I will get to fixing this soon.

Oh, for the record, Thuy is pronounced like "Tee" or "Twee".

Dave Fragments said...

I agree. change the name.
American Standard makes porcelain receptacles.

Anonymous said...

When I was reading through the possible plots, I got to the correct one, cringed, and thought, "Oh, surely not..."

The premise didn't sound that bad in the actual query letter, but it still sounded a little flakey. I think EE's suggestion that you de-emphasise the connection to the songs is a good one. When a reader reads, they see the words on the page; they do not hear the music. The power and emotion of the song do not attach themselves to the text.

Reading your query, I'd be very suspicious that the writing wasn't "infused by the spirit of the song," but rather that it was attempting to use the song as a crutch because it didn't have enough passion of its own. If you had said that the story was inspired by - or strove to capture the spirit of - a song, that wouldn't bother me.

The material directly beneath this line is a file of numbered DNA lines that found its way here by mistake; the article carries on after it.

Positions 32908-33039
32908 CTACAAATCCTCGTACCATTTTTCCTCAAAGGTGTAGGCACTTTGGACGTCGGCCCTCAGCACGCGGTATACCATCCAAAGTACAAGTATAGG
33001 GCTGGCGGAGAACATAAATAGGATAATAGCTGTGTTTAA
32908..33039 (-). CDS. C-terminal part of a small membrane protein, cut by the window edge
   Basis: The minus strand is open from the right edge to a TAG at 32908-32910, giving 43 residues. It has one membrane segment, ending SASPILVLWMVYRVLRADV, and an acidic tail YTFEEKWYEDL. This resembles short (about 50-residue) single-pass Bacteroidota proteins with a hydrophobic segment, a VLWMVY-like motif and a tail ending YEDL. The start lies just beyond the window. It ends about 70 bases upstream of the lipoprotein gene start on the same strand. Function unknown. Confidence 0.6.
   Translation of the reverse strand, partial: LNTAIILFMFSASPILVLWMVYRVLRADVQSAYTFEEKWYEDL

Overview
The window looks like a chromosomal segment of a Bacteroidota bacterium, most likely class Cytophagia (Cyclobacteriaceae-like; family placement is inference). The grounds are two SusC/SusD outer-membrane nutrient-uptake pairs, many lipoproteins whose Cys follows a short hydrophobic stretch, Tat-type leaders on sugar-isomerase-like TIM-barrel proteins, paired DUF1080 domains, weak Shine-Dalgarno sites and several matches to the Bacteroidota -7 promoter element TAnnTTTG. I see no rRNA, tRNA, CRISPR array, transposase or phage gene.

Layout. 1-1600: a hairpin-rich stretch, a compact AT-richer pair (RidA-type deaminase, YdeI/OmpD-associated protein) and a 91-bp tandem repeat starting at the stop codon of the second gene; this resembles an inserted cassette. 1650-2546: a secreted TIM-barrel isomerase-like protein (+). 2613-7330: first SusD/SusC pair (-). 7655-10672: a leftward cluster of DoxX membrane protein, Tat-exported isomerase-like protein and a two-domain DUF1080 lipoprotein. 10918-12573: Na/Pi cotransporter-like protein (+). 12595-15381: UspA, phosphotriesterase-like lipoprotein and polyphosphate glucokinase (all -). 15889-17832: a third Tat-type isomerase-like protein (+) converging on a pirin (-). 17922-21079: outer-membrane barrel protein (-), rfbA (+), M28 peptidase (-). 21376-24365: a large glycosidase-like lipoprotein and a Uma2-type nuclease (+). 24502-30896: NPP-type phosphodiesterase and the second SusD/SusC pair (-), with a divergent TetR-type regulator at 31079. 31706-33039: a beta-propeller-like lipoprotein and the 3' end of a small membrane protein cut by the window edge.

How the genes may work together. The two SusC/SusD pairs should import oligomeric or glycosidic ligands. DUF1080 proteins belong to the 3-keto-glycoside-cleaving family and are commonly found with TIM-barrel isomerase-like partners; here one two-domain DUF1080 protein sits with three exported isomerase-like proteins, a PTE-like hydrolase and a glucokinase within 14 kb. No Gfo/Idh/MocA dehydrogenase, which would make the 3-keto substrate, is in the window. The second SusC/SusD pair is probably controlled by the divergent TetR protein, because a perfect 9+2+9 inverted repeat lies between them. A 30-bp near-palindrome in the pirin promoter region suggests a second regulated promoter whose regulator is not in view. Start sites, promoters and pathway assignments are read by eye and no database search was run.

So I'd recommend the structure EE suggested: focus first on the story, and then mention the songs (but don't claim the music crept onto the page; I won't believe that).

Dave Fragments said...

Music in novels is tough.
The only example that comes to mind is Laura Esquivel's "The Law of Love" which had a CD of Puccini arias and Mexican dances as interludes. The book wasn't as successful as her first "Like Water for Chocolate"

Stewart O'Nan in "The Names of the Dead" has some lyrics floating around with the ghosts but not as a theme.

The stories sound like good romances. That's where you should focus your advertising or PR in selling them to a publisher. Think of how to describe your stories so that they appeal to others.

Anonymous said...